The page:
Friday, January 23, 2015

January Garden? Waste Nothing.

With luck, our lettuce may last until it bolts in May. My fellow Virginians will declare me daft for saying how mild our season has been, without real snowfall other than a dusting twice. I miss snow greatly and the hard freezes that were once more common. At least, in both November and early this month, we did get a good freeze. It heaves the soil well for spring, when I'm going to get serious and plant our entire 6500 square feet of garden.  Yet even now, in the deepest part of what passes for "winter" here, there is something stirring in the garden.

Mostly it is fallow, though a few brave onions and garlic wait out the dormant season. This time of  year means letting the chickens turn soil on rows that have nothing as I peek, on warmer days, into the row-covers where we have some real food waiting. With only a bit of work in fall, any gardener around here can manage it. This year, I have harvested beets and radishes (now done), plus we continue to get lettuce, collards, and broccoli.

My focus for this post is the final item. We long ago harvested the main heads of broccoli; the side ones got nipped in the last really cold weather, even under the row-covers.  But something else remains: the greens. They taught me a small lesson this year.

Americans who enjoy broccoli rabe probably have not given much thought to the tender leaves and small stems of broccoli itself. I found, when making broccoletti this fall, that the leaves work really well when chopped and sauteed. My recipe uses pine nuts, lots of garlic, and sometimes, since we have strong palates, anchovies. We top it all with aged Romano or Parmesan.

As we came to crave this pasta dish as much as we do pesto, I wanted to stretch my supply of broccoli. I was delighted to see that the leaves are great for cooking. They compare well to my collards and kale, so it would be a shame to toss them in the compost heap.

My interest in that part of the plant made me think about what other edibles we casually discard in the garden. In the leanest part of the year, every little scrap counts. Partly my attitude comes from not wanting to waste anything in soil I prepared myself. Partly it comes from a family story of the Depression, when my father and his mom, not long arrived in the US from Lebanon, went to open fields to pick Dandelion greens so they would have a vegetable for dinner. It shamed my dad and he did not tell the story too freely, but it did not shame me. Nature is an abundant gardener, if we know where to look.

If you have a garden, be sure to go out as soon as the wild onions are up. Eat them and be thankful that the lean months are behind us. And then think about what you don't want to waste from every plant you grow. I guarantee you will both eat well and throw a lot less food away.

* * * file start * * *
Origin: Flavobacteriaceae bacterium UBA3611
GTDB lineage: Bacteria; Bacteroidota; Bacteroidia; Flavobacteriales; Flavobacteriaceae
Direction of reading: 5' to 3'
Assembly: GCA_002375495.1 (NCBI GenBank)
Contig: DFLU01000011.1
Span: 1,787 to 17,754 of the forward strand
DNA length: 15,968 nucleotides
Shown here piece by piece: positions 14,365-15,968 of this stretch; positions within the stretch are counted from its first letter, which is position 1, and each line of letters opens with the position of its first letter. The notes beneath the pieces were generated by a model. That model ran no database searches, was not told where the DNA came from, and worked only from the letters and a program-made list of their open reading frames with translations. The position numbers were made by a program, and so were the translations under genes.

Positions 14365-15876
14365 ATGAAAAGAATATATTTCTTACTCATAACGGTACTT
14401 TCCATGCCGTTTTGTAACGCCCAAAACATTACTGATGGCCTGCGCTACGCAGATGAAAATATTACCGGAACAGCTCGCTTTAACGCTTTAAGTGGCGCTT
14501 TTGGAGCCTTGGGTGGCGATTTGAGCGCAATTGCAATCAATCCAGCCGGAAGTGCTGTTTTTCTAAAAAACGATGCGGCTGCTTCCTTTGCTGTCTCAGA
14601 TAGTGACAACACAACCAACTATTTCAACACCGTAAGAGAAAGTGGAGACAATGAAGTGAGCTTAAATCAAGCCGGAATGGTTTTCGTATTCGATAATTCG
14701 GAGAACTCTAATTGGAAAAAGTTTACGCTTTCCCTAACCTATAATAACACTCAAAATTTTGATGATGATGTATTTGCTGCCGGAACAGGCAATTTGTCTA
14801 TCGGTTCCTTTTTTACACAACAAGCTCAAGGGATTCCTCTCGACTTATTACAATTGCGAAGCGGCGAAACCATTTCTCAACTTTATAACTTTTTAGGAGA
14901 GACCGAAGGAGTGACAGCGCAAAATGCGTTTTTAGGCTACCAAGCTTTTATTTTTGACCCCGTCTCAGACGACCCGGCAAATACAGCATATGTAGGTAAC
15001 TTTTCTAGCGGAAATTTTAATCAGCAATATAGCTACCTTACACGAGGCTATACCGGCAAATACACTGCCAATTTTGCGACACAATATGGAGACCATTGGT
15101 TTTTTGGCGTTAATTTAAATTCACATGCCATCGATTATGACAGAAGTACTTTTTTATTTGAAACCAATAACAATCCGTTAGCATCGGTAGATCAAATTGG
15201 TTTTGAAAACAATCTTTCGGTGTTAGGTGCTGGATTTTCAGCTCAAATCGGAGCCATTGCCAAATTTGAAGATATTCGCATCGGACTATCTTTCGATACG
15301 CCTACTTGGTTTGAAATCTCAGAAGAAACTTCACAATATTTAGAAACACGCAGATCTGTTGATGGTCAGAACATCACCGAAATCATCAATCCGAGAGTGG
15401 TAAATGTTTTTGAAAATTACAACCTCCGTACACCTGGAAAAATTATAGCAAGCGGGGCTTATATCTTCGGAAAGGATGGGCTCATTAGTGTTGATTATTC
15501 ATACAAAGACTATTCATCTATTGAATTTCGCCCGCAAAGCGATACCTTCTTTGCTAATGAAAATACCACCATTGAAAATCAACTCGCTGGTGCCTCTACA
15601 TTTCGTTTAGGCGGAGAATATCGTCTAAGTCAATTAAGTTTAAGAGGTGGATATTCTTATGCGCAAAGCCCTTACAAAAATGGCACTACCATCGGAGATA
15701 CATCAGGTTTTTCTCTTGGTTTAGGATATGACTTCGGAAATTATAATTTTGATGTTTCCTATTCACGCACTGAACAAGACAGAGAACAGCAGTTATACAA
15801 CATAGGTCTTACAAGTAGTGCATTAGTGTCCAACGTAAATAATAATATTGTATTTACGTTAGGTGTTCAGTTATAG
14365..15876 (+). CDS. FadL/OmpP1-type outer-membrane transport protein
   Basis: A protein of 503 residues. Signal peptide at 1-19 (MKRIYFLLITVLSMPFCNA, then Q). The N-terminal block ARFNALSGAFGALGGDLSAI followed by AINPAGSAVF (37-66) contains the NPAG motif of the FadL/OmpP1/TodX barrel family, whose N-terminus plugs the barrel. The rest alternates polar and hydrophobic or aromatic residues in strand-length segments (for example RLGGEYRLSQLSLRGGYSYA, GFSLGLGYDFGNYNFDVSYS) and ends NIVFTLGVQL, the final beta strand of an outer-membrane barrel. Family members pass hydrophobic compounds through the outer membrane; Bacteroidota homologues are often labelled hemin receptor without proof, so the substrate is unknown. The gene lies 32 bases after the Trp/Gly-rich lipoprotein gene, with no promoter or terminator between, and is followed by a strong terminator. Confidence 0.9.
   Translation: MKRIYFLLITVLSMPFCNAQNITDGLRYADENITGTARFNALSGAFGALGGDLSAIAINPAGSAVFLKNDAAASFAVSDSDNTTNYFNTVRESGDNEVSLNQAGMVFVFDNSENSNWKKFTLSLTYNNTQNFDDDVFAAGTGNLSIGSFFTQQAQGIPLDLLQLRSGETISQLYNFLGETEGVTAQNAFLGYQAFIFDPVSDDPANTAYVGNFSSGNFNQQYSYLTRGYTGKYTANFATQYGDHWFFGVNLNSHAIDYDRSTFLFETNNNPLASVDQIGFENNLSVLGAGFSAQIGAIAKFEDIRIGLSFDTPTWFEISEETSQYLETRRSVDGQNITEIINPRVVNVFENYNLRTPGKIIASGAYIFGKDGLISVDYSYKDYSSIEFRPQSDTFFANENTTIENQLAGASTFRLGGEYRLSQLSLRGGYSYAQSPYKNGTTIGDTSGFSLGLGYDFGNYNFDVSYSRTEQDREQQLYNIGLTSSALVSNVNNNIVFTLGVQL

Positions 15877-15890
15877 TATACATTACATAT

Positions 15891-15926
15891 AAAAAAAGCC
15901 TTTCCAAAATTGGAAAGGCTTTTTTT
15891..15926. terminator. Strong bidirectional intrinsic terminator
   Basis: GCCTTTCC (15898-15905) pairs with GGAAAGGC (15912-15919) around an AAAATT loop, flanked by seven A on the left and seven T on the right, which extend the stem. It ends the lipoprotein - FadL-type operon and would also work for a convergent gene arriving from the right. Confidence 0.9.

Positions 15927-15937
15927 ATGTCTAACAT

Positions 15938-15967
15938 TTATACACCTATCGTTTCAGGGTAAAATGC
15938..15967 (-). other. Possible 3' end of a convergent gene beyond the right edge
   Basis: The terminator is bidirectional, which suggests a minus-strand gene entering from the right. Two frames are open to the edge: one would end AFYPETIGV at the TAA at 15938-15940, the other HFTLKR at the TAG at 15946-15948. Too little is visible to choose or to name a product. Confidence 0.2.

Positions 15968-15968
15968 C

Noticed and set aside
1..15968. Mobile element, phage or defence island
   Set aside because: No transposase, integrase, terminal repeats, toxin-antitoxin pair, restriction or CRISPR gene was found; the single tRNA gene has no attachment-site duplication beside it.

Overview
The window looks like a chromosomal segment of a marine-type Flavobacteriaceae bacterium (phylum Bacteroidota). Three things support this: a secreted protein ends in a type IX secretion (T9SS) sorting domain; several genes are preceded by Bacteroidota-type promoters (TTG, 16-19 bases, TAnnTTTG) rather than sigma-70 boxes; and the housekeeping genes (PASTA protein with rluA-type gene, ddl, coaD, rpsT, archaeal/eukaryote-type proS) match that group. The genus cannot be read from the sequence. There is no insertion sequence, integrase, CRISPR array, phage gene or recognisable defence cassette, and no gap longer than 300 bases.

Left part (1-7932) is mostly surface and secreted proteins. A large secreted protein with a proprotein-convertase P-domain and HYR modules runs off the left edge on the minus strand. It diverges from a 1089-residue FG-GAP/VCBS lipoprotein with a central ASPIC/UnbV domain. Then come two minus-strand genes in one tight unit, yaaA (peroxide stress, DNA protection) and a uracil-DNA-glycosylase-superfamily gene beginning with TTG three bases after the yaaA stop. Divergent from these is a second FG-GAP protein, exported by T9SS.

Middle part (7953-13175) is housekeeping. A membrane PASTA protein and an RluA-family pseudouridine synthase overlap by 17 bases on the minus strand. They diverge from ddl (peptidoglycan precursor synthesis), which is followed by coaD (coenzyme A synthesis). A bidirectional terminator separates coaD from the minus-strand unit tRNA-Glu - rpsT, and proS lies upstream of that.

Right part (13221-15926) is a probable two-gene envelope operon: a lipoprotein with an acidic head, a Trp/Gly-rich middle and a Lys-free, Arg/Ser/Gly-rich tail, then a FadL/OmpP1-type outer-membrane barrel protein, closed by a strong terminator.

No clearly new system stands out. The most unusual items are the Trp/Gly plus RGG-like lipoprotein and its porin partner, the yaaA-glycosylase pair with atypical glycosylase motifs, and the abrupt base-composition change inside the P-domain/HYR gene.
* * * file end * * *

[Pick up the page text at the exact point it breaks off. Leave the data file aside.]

Thursday, January 1, 2015

Small Farms And 2015

Having just set up Beepasture Farms LLC, I do want 2015 to be the year of small agriculture. I've now a personal stake in it, as we move toward retirement from academic work and toward a "sideline income" from producing food without inputs of pesticides, herbicides, or petrochemical-based fertilizers.

Today is a watershed moment, as California's Proposition 2 bans some of the worst practices involved in the intensive rearing of caged animals. Americans have long been distanced from their food, and animal-welfare issues are only the visible aspect for an industrialized method of producing what we eat. I am as concerned with the invisible and slow effects of GMO crops; we do not know the long-term effects of trace amounts of herbicides that build up in our bodies from eating mass-market food. I suspect that in my remaining years, we'll find out and the results will not be pretty.

Writer Bill McKibben has urged America to become a nation of small-scale food producers again. We began that way. With our LLC I'm the only member, and it shields a producer from liability against his personal property. Only the assets of the LLC could be seized in court. It gives a member the flexibility to write off expenses, as long as the firm shows a profit at least every third year. A hobby, on the other hand, can only cancel income with expenses. It cannot show a loss. But mine is no hobby; it's a future small business and part of a much larger future for how we produce and eat food.

An LLC also provides a method to license with the state; some Libertarian friends disliked my doing that (it's not any of their darned business how I conduct my affairs, which should be a Libertarian principle, but I try to be cordial on Facebook). My incentive is licensing with the State Corporation Commission is to establish the firm for the long term. If I pay a few taxes now, it makes it easier to scale up to a larger operation when I begin to lease or buy more land for production nearby.

For now our horizon is small: 400 pounds of hot peppers for one restaurant in 2015 and a small annual profit after the loss shown for starting up in 2014. We ordered seeds, bought a post-hole digger for the tractor, and had several other incidental expenses related to fencing. It's a very hopeful start to the new year.